Print Friendly Version Convert to PDF Convert to RTF Related Assets

March 24, 2015

Orthopaedic surgeons address the risks of distracted walking in 2015 public service announcement

2015 PSA campaign also promotes motorcycle, diving safety
 

LAS VEGASThe American Academy of Orthopaedic Surgeons (AAOS) today unveiled its 2015 public service announcement (PSA) campaign. This year’s multimedia program television, radio and print PSAs—warn Americans on how to prevent serious injuries, and promotes:

  • The dangers of distracted walking;
  • The importance of safe, skilled motorcycle driving; and,
  • The risks of diving in shallow or unknown waters.

The American Academy of Orthopaedic Surgeons champions the interests of patients by promoting and advancing optimal musculoskeletal health, injury prevention, and the highest quality patient treatment and care,” said AAOS President David Teuscher, MD. “This year’s PSAs highlight three important safety topics aimed at preventing bone and joint injuries—from sprains, tears and fractures to paralysis.”

 

“First, we know that distracted driving is a prevalent issue—one that the Academy continues to publicize through the Decide to Drive program—but texting, music playing, and technology-distracted  pedestrians also are posing a significant public risk,” said Dr. Teuscher. “This year’s TV and radio ads use humorous video and audio to highlight the serious dangers of distracted pedestrians. In addition, print advertisements promote motorcycle safety and the potential dangers of diving in shallow or unknown waters—serious health issues that injure tens of thousands of Americans each year.”

 

AAOS 2015 PSA campaign details
 

“Digital Deadwalkers” 30- and 60-second radio PSAs

Danger lurks at every corner of our cities and towns, but what if pedestrians are the ones posing the threats to themselves and others?

 

“Digital Deadwalkers” 30- and 60-second radio PSAs encourage pedestrians to engage in and with their surroundings for better bone and joint health.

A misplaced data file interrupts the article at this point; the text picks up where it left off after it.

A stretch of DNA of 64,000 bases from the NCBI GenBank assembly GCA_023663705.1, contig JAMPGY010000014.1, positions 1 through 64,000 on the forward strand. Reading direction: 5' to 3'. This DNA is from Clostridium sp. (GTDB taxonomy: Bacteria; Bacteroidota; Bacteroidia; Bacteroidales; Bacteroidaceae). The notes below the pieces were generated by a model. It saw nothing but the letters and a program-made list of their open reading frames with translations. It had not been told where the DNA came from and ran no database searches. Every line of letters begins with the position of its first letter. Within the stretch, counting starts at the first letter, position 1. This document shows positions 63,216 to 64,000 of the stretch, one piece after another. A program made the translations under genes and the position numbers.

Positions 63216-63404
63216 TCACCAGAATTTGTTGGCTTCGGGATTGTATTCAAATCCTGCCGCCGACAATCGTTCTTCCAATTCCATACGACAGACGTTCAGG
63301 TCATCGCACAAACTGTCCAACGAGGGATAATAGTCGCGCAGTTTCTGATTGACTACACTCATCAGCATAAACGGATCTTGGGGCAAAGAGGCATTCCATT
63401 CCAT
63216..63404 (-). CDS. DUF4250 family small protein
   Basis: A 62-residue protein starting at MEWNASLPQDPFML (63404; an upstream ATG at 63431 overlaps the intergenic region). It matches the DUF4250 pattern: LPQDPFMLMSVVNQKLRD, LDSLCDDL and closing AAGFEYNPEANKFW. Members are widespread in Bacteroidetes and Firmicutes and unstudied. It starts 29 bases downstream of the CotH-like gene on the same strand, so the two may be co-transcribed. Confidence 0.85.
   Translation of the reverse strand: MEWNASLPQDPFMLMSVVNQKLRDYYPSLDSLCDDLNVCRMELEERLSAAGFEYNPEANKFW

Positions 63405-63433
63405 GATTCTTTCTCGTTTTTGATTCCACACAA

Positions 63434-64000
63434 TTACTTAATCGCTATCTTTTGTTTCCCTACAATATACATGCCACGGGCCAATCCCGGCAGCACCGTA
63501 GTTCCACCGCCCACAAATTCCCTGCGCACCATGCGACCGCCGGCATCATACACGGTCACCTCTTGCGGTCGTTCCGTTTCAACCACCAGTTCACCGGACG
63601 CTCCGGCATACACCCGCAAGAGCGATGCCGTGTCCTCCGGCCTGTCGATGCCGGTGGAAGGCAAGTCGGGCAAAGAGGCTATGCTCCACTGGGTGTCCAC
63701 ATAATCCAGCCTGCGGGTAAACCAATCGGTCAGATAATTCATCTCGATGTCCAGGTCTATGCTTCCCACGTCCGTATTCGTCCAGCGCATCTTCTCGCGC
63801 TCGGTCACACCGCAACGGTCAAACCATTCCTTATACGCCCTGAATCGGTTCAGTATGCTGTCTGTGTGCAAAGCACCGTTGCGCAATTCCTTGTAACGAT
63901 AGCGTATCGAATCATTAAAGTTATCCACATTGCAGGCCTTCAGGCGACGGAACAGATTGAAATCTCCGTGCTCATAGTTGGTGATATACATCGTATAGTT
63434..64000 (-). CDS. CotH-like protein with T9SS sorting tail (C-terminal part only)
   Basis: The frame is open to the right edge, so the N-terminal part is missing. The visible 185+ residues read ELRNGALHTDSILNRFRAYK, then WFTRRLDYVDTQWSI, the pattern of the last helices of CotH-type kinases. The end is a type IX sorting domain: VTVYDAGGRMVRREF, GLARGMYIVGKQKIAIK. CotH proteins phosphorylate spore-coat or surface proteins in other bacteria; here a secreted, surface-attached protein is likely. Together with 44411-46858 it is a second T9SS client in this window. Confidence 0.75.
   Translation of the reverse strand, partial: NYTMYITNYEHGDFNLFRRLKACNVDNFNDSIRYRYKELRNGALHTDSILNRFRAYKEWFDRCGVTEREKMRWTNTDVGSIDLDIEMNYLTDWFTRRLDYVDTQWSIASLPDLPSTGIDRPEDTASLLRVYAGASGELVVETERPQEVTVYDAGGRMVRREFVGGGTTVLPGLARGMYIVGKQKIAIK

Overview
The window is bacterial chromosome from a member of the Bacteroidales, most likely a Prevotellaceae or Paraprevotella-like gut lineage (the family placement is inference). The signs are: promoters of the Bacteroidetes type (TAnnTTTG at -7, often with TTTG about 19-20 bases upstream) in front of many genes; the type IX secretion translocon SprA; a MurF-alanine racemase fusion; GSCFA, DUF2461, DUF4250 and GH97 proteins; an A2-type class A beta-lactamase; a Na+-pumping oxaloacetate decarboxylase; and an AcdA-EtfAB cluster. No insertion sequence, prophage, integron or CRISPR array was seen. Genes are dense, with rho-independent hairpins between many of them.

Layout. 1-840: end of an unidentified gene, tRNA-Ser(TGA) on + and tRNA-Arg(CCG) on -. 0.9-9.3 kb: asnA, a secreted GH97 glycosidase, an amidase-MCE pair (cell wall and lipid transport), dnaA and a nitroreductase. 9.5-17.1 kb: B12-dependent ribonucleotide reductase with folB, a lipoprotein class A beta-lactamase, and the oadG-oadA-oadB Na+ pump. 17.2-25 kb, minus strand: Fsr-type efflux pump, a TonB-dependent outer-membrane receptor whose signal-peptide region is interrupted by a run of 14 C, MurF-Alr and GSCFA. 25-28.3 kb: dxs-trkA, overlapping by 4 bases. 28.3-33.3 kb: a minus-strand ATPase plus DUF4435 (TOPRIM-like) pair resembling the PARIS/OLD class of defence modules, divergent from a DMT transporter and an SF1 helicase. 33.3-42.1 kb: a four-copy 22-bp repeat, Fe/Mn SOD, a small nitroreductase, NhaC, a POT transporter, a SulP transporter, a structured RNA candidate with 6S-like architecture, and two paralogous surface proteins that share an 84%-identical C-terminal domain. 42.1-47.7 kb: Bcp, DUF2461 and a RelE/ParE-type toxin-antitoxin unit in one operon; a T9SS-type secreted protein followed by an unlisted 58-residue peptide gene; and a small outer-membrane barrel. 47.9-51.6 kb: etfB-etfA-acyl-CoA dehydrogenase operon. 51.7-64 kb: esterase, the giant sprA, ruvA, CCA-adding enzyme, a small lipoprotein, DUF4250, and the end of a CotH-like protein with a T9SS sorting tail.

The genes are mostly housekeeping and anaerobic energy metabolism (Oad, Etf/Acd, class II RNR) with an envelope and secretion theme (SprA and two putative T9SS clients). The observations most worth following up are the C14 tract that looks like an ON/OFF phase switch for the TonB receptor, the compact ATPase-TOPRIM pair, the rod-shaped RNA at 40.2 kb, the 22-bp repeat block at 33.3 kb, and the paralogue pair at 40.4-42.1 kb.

“Today a new creature walks among us causing fear, mayhem and injury,” the announcer says, posing a humorous but serious warning. “Look out for the dreaded digital deadwalkers, they’re not looking out for you. With faces pressed against their little handheld devices, they put all of us citizens in harm’s way.” The spot urges “all innocent people to stay alert. Better yet, step up and speak out.” A man then yells out to the distracted walker: “Hey dude, I’m walking here.”
 


 

“Digital Deadwalkers” television PSA
“This is the city where danger lurks,” says the announcer in the “Digital Deadwalker” television PSA, as people jump out of the way, ladders get backed over, and drivers slam on their brakes.

 

After much destruction, the source of the chaos is finally revealed: a distracted walker focusing on his phone, instead of the people, cars and obstructions around him. When he nearly collides with an older couple, the woman stops him and says: “Dude. Engage!” 

 

The PSA directs viewers to OrthoInfo.org/DistractedPedestrians  for more information and safety tips.

 

 

Print PSAs

One Shallow Dive can Wreck a Neck. Permanently. Diving injuries can be devastating. Nearly 26,000 individuals are treated in emergency departments, doctors’ offices and clinics for diving-related injuries in the U.S. each year, according to the U.S. Consumer Product Safety Commission (CPSC). Of these injuries, approximately 800 people—primarily teens and young adult males—are paralyzed by diving into water that is too shallow. The ad warns of this risk and suggests young people and parents visit OrthoInfo.org/divingsafety to learn about the steps they can take to protect themselves and their children. After all, family trips to lakes, pools and other bodies of water should be fun.

Presented in partnership with the Cervical Spine Research Society and the American Spinal Injury Association.
 
   
Read the Road. And You Won’t Need as Many New Parts. Motorcyclists are nine times more likely to be injured in an accident than passenger car occupants, according to the Insurance Institute for Highway Safety. And, with more than 7 million motorcycles on the road – the highest number in U.S. history – it’s the right time to revisit the basics of safe riding, such as riding at a safe speed, staying alert for unsafe driving conditions such as road debris, and wearing a helmet. Orthopaedic surgeons are most often called upon to treat motorcycle injuries—including fractures to the leg, foot, arm, wrist and spine—but would rather motorcycle drivers and passengers enjoy the ride without injury. Learn more at OrthoInfo.org/cyclesafety
Presented in partnership with the Orthopaedic Trauma Association.
 
Contact(s):
Sheryl Cash
phone: 847-384-4032
Kayee Ip
phone: 847-384-4035
< back

You must be logged in to view this item.





This area is reserved for members of the news media. If you qualify, please update your user profile and check the box marked "Check here to register as an accredited member of the news media". Please include any notes in the "Supporting information for media credentials" box. We will notify you of your status via e-mail in one business day.